The Times takes a look at online auctions and alternatives to eBay.
Forbes considers what JD will need to do to restore eBay to its past glories. (IMHO: stop looking back to 1998 and start looking forward to 2018 would be the place to start.)
Gary E. Sattler writes yet another sneery piece about eBay. Considering he’s previously said he neither buys nor sells on the site, I don’t know why he’s so bothered.
Predictably, though, most of the eBay coverage everywhere this week has been about The Strike. Here are just a few of dozens of pieces I’ve read:
Michael Fowlkes says the seller strike plays into the hands of eBay’s smaller competitors.
David A. Utter says the seller strike is having minimal effect, and hints that smaller sellers off eBay could be just what the company wants.
The BBC has a piece written by someone who says “although I have an account on eBay my reputation as a seller or buyer doesn’t really matter that much to me.” Er, right then.
The Guardian has a couple of interesting quotes from sellers.
“The fact that Tamebay has shifted more than 10,000 items on eBay shows that it works, ”
bleeding journalists 😈
Yeah North – it’s not exactly TameBay that have shifted 10,000 items and if you count TameBay as Sue and my sales combined it should be more like getting on for 100,000 items 😛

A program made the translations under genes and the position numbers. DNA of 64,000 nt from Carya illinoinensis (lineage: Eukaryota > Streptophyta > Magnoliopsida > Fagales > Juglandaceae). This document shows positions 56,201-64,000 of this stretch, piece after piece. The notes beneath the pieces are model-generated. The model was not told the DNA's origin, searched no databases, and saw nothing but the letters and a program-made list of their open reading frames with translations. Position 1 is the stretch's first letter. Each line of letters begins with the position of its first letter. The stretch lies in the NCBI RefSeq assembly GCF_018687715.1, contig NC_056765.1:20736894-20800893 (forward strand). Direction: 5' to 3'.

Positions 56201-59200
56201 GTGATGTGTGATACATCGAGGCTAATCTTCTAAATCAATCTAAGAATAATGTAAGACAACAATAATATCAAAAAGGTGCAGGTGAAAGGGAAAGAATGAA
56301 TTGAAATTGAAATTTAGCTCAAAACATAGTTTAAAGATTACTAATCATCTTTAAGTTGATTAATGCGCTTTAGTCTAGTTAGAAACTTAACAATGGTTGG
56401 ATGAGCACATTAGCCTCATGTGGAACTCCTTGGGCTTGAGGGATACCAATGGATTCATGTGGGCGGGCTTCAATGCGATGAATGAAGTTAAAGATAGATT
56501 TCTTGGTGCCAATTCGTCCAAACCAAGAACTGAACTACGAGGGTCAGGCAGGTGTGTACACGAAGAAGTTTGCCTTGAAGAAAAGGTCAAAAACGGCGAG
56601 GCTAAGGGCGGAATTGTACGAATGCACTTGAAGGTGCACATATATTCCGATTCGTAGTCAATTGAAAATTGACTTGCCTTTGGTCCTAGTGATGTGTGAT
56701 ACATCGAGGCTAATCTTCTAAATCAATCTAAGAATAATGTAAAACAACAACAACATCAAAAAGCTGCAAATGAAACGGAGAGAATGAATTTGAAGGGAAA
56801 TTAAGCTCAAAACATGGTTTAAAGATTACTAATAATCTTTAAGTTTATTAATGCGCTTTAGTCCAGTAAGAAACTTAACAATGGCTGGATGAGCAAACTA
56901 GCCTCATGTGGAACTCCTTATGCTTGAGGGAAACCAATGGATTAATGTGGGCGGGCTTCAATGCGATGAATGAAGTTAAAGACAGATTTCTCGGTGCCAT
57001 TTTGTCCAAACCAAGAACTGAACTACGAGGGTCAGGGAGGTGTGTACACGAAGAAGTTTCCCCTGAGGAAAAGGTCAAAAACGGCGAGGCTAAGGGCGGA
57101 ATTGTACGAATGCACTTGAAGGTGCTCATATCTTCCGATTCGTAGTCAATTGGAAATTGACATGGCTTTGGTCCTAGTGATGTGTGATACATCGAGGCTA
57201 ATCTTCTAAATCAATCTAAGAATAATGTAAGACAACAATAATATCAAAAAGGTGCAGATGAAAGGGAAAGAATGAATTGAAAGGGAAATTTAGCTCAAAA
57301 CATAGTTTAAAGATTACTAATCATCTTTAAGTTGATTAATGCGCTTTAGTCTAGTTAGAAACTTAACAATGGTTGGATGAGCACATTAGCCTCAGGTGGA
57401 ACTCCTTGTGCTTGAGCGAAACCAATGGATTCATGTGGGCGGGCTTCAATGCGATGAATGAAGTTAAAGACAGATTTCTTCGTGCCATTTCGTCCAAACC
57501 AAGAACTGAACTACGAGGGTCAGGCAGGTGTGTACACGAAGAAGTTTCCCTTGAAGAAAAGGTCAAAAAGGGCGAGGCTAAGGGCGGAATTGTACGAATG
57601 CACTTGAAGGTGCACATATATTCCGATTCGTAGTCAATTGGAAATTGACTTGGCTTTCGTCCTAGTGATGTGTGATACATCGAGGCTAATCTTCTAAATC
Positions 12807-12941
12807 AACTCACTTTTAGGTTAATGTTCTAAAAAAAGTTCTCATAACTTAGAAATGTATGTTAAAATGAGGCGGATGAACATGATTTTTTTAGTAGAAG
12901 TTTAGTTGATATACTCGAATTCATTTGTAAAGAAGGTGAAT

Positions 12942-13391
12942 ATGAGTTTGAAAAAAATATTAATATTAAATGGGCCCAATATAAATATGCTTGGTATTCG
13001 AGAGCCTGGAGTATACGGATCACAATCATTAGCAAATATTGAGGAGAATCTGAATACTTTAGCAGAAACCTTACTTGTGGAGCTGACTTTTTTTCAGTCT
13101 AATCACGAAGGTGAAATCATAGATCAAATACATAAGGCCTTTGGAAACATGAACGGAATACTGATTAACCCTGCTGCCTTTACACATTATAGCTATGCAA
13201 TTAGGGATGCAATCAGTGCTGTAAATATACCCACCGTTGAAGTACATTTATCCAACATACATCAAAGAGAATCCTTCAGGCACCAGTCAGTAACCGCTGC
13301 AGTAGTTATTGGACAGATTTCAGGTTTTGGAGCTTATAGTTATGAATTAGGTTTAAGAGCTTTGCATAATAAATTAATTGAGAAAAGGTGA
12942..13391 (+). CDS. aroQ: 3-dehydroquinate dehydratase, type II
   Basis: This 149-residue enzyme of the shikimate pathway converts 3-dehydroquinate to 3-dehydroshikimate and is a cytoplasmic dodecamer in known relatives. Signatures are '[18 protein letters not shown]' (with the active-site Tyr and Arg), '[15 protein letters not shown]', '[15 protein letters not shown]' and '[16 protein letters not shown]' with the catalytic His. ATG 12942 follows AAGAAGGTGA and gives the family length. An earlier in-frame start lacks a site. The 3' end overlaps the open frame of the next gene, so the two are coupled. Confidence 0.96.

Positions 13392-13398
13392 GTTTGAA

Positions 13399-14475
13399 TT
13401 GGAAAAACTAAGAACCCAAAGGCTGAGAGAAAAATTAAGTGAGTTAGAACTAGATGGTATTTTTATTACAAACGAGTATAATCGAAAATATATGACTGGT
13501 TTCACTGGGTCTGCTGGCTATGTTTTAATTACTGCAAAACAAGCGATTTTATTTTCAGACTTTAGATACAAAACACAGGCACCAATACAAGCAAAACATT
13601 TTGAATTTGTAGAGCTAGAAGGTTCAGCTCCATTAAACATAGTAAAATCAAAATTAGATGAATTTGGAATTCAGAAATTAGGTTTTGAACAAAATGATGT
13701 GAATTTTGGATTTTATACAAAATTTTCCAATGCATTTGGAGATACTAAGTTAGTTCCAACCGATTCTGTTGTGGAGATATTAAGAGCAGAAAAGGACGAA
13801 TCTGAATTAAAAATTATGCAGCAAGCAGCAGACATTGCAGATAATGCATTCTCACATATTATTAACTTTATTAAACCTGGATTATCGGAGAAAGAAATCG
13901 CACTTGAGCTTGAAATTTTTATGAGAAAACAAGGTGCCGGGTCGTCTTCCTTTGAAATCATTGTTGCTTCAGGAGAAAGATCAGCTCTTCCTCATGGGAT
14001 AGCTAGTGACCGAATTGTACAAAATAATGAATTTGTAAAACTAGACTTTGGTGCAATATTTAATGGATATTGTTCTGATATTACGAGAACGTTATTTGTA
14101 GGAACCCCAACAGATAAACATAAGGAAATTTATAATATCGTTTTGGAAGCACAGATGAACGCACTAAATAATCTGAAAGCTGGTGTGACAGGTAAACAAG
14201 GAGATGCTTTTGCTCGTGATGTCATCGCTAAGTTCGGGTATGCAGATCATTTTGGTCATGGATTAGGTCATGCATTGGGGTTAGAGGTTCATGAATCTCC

and I hadn’t realised Biddy had moved back to the UK – is she camping out in your warehouse for the mo, Mountie?
I haven’t moved back to the UK.
I know that really… I just think it would be nice if journo’s checked their info before printing it….
I could spend HOURS looking for the speciialist eBay Antiques auction site mentioned in the Times, if I didn’t know it didn’t exist…. 🙄
or then again…. maybe I live in a different world?
the times guy is talking thru his hat and filling space
there are a few dozen auction rooms you can bid live on via the net
and every single one that I have ever been to (more than I have fingers and toes…) has always accepted phone bids too..
as they say believe nothing you hear ,and only half of what you see, and double nothing you read in a newspaper
But you can believe everything that you hear on here of course!! 😈
The Forbes piece is v absorbing: worth ten minutes of any serious eBay seller’s time imho.
The BBC piece is a bit pony.
The Guardian piece… well, I just don’t know why people feel it necessary to use such language. ;o)
ebay, journalists etc cant see the wood for the trees,
their looking for some complicated economic and eureka esque answer,
while the answer is simple
ebay itself is now too complicated,
too many categories ,too many listing enhancments, too many feedback systems , too many rules regulations and procedures
What I want to know is – When will Google enter the Online Auctions market? It’s been rumoured for ages, yet no confirmation if it is an aim of theirs or when.
Google are probably the only current online company with the resources and reputation to break the ebay monopoly on online auctions and start some serious competition.
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